We took you at your word when you said you will stand by your friends and yet you spent the past six years turning his back on old allies to embrace their enemies in the vain hope of gaining new friends. If you don’t want to take our word for it, ask the Egyptians, the Saudis and the Gulf states.

We took you at your word when you promised that the use of chemical weapon by Assad’s regime would be a red line and then you went and painted it light pink.

Mr President, we took you at your word when you promised that Iran would never have nuclear weapons capabilities and yet you are letting them have their yellowcake and eat it too. Like a stalker obsessed, unlucky in love but blinded by it, you don’t get the hint when your calls go unanswered, when you are blocked or unfriended. You go on believing in love, in happily ever after, even as they chant, as they yell, as they scream ‘DEATH TO AMERICA’ at the top of their lungs.

Obama can hear nothing but the sound of his own voice and see nothing but the script for his next speech. He is endowed with one virtue of leadership but was disavowed of another. He knows the art of speaking but knows nothing about listening. His speech earlier this month in Selma, Alabama will go down in the history books, and rightly so, but history will judge him harshly for not listening to those who knew more (including Netanyahu), for having no room for reality in a room filled with visions of grandeur, for having nothing but Machiavellian plans, and for being so eager to write history that he forgot to read it.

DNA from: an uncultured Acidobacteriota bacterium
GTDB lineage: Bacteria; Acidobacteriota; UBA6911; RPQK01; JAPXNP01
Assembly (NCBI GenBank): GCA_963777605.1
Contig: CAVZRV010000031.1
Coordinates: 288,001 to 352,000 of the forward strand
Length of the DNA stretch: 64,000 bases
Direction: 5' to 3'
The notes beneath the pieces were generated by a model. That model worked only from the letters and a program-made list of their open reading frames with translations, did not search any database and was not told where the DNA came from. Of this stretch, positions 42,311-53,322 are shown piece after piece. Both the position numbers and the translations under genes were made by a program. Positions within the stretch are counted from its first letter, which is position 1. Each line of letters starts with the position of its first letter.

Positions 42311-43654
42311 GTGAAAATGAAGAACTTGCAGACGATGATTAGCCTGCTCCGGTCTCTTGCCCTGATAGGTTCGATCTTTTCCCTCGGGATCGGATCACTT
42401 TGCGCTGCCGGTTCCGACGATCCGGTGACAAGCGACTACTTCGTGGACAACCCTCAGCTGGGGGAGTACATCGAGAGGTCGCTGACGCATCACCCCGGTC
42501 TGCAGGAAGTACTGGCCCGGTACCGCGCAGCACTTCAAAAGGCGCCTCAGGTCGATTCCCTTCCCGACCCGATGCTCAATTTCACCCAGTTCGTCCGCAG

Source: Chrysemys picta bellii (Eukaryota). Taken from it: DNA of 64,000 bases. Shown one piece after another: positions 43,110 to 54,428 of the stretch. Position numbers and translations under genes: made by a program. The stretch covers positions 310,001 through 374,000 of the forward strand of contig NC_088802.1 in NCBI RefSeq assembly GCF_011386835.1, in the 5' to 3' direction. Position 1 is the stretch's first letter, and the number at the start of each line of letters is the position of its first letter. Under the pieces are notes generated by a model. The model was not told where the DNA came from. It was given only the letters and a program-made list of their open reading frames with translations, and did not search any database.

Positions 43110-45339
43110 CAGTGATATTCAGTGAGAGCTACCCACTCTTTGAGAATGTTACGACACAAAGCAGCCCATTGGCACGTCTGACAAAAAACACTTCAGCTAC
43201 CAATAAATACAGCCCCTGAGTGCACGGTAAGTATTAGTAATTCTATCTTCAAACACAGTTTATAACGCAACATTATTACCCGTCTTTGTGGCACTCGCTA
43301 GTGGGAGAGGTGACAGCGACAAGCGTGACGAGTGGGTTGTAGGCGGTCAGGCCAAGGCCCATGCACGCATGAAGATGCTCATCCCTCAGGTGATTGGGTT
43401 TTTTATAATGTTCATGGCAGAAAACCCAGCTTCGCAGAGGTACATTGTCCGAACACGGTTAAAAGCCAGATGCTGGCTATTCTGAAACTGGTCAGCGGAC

But while Obama may choose to go down in history as the twenty-first century’s Chamberlin, Israel has not elected to go down in history as this century’s Czechoslovakia.

In the meantime, Obama’s tantrums are doing serious damage to the Israeli-US relationship. Most recently, White House officials accused Israel of spying for sharing intelligence briefings it received about US-Iranian talks with America’s enemies. The fact that Israel must fill the void in the democratic process of checks and balances is an indictment of the current US administration rather than the Israeli Prime Minister. The administration is stamping its feet and playing with matches, oblivious to how its disloyalty to allies and its pandering to enemies only weakens its position.

Mr President, those pesky Israelis didn’t follow your cue, and like it or hate it, you will just have to get used to putting up with Bibi for the next two years, just as all Israelis have had to put up with you for the past six. Hopefully, you can manage to do that with a few less temper tantrums.